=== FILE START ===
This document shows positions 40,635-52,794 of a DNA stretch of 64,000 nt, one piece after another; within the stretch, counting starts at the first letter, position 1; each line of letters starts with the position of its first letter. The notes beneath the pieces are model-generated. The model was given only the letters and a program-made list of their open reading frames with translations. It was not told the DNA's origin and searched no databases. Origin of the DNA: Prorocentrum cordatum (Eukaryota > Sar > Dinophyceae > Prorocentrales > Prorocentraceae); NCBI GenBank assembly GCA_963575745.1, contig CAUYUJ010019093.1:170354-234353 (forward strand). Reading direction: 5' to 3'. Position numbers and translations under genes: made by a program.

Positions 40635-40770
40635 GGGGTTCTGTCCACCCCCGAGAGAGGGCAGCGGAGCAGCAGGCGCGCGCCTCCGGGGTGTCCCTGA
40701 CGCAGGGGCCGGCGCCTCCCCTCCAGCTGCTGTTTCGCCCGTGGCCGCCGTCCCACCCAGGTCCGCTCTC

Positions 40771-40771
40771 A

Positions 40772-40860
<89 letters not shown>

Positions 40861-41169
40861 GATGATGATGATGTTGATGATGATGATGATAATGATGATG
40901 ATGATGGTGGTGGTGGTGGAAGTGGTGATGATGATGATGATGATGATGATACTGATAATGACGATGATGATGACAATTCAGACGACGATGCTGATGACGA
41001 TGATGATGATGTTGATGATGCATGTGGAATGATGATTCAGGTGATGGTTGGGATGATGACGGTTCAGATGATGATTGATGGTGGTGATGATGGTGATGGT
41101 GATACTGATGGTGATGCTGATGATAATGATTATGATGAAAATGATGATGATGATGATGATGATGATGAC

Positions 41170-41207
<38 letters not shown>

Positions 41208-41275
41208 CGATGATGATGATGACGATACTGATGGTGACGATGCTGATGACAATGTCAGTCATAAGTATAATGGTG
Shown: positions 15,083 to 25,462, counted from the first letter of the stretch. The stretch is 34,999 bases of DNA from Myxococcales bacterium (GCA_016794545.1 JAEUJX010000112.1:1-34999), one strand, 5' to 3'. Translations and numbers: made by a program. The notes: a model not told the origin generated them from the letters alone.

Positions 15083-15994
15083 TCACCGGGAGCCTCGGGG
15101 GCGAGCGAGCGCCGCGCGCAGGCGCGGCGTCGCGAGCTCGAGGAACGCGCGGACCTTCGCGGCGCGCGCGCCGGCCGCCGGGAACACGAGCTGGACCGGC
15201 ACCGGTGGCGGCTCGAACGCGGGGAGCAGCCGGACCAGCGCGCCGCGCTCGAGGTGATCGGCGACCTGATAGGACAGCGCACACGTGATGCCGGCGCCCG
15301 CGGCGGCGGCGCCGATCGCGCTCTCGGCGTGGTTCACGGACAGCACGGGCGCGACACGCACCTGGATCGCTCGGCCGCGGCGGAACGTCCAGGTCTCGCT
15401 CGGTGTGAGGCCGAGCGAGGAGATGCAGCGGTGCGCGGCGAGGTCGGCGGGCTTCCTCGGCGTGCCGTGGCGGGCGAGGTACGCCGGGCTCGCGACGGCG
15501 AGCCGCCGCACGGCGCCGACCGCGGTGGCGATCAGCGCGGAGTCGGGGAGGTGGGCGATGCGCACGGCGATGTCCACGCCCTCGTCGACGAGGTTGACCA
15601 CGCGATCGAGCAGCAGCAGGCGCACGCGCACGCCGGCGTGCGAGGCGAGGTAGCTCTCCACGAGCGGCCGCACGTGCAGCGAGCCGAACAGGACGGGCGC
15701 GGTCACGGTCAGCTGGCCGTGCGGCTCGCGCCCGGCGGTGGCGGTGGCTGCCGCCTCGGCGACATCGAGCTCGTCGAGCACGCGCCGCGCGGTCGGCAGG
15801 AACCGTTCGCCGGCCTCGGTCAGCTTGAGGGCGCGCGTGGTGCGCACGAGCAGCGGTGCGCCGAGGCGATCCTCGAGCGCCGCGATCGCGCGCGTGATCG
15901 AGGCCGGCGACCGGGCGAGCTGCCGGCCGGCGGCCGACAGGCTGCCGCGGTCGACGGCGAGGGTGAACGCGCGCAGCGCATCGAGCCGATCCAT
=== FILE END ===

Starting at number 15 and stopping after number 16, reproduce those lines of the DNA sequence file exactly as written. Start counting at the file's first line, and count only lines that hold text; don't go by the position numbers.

<38 letters not shown>

Positions 41208-41275